Moyra Mackie helps leaders and teams to work with courage, compassion and creativity. She is an executive coach and consultant and the founder of Mackie Consulting.

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Enough creativity for today, now get back to work.

Enough creativity for today, now get back to work.

by Guest Contributor Adam Billing on July 12, 2014

In 2012, a very revealing study was conducted by the folks at Adobe to get a sense of how important global executives thought creativity was for business. The study also asked how good or bad they believed they were at this creativity thing.

The survey sample size was n=5000, with around n=1000 respondents each from the US, UK, Germany, France and Japan.

Creativity is critical to growth

Across geographies, around 80% or more agreed that “creative potential is critical for economic growth”, and around half of all respondents felt that they were “increasingly being expected to think creatively at work”.

However, only around 25% of those surveyed believed that they were “living up to their creative potential” – and between 75-80% felt that there is “increasing pressure to be productive rather than creative at work.”

So what does this tell us?

At the risk of oversimplifying things, it means that people are increasingly aware of the importance of being creative at work, but are getting very mixed signals about what that actually means. They are being told that they need to think more creatively, but that being productive is much more important.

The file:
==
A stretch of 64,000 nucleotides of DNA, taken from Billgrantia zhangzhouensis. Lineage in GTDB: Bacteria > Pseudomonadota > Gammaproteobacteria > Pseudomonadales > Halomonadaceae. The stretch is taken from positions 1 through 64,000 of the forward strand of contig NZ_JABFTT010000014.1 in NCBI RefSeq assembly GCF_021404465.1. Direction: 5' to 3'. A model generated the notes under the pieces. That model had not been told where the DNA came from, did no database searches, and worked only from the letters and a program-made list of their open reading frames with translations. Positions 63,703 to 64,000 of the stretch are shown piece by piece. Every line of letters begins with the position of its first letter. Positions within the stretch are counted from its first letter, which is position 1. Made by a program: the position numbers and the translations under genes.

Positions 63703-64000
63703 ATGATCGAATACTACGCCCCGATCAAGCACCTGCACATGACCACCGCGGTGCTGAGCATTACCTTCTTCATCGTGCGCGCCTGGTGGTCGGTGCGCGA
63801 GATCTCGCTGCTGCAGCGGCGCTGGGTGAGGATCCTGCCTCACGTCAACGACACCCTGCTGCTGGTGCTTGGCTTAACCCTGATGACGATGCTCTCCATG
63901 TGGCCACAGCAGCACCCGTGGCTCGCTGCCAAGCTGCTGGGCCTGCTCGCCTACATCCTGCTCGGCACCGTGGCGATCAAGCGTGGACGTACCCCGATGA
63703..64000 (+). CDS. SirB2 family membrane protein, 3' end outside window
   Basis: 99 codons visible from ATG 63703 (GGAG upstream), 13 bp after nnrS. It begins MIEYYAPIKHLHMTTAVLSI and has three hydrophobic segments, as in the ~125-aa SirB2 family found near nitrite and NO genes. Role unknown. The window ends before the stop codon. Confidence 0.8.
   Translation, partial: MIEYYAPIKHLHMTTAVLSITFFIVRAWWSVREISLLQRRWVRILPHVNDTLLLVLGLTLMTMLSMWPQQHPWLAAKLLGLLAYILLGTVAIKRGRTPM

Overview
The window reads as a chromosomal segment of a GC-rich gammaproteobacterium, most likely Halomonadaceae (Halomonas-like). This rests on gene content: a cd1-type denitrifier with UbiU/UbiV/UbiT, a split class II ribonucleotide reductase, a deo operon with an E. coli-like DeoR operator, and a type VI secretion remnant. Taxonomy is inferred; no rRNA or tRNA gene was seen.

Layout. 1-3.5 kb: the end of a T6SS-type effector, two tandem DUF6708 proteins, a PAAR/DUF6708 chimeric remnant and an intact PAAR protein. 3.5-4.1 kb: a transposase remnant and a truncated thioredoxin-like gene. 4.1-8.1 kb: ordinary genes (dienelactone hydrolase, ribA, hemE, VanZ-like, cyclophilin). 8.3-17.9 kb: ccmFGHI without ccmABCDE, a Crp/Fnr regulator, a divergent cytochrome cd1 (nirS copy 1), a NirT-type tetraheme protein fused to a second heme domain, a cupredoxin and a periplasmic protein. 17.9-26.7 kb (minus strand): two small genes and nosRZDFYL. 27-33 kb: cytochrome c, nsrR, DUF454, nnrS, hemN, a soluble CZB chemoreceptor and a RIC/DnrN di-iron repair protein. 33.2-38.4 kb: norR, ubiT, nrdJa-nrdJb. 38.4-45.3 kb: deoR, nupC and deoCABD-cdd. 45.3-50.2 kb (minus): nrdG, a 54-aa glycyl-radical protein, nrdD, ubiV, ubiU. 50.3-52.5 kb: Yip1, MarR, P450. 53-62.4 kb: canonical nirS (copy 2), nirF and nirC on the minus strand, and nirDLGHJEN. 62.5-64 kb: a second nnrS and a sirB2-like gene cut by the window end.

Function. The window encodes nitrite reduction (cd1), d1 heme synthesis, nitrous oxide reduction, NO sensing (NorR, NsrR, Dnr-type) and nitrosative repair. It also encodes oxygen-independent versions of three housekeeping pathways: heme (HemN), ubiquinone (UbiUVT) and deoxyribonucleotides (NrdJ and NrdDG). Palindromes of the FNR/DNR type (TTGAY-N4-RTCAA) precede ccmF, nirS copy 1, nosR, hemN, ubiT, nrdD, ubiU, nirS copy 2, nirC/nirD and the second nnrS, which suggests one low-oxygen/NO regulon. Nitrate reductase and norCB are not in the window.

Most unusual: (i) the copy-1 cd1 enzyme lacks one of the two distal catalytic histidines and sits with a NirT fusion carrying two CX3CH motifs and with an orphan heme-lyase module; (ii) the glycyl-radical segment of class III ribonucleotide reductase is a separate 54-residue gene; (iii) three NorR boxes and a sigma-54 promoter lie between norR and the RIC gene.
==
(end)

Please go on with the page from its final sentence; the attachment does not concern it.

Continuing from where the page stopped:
Creativity vs productivity

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Guest Contributor Adam Billing

Guest Contributor Adam Billing

Adam is the founder and Director of Bridge Collaboration; specialising in collaborative design, innovation, design thinking and cross-boundary collaboration.

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The simple secret to success at work: Find your tribe

The simple secret to success at work: Find your tribe

by Moyra Mackie on February 2, 2014

Nick Pugliese must have given his mother quite a few sleepless nights. When he graduated from Williams College in Massachusetts, with a degree in political science and philosophy, Nick decided he’d like to gain some interesting and challenging work experience.

So he chose a telecoms company in Kabul, Afghanistan.

At college he’d been captain of the football team – or as they say in his hometown of Rochester, NY – “soccer”.  So it wasn’t long before Nick started playing the game at weekends with his Afghan colleagues. It was a mental and physical escape from the restrictive, claustrophobic world of the small expat compound.